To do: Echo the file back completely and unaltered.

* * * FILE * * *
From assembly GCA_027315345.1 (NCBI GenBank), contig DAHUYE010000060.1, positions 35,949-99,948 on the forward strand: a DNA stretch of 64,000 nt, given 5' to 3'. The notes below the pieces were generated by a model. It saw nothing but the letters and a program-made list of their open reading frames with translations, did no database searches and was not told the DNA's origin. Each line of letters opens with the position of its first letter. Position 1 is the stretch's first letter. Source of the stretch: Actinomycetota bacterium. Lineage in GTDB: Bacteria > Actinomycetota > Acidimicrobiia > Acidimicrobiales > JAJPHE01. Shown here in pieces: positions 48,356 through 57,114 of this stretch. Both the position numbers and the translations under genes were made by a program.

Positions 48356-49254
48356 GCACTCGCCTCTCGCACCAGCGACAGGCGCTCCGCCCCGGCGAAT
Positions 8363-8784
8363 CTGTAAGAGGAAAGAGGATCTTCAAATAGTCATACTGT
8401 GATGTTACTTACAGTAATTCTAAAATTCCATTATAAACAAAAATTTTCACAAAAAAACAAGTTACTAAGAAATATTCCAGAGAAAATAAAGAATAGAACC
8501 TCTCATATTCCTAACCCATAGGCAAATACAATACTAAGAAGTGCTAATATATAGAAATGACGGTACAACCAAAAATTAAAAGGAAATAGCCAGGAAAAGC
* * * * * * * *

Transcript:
From assembly GCA_027315345.1 (NCBI GenBank), contig DAHUYE010000060.1, positions 35,949-99,948 on the forward strand: a DNA stretch of 64,000 nt, given 5' to 3'. The notes below the pieces were generated by a model. It saw nothing but the letters and a program-made list of their open reading frames with translations, did no database searches and was not told the DNA's origin. Each line of letters opens with the position of its first letter. Position 1 is the stretch's first letter. Source of the stretch: Actinomycetota bacterium. Lineage in GTDB: Bacteria > Actinomycetota > Acidimicrobiia > Acidimicrobiales > JAJPHE01. Shown here in pieces: positions 48,356 through 57,114 of this stretch. Both the position numbers and the translations under genes were made by a program.

Positions 48356-49254
48356 GCACTCGCCTCTCGCACCAGCGACAGGCGCTCCGCCCCGGCGAAT
Positions 8363-8784
8363 CTGTAAGAGGAAAGAGGATCTTCAAATAGTCATACTGT
8401 GATGTTACTTACAGTAATTCTAAAATTCCATTATAAACAAAAATTTTCACAAAAAAACAAGTTACTAAGAAATATTCCAGAGAAAATAAAGAATAGAACC
8501 TCTCATATTCCTAACCCATAGGCAAATACAATACTAAGAAGTGCTAATATATAGAAATGACGGTACAACCAAAAATTAAAAGGAAATAGCCAGGAAAAGC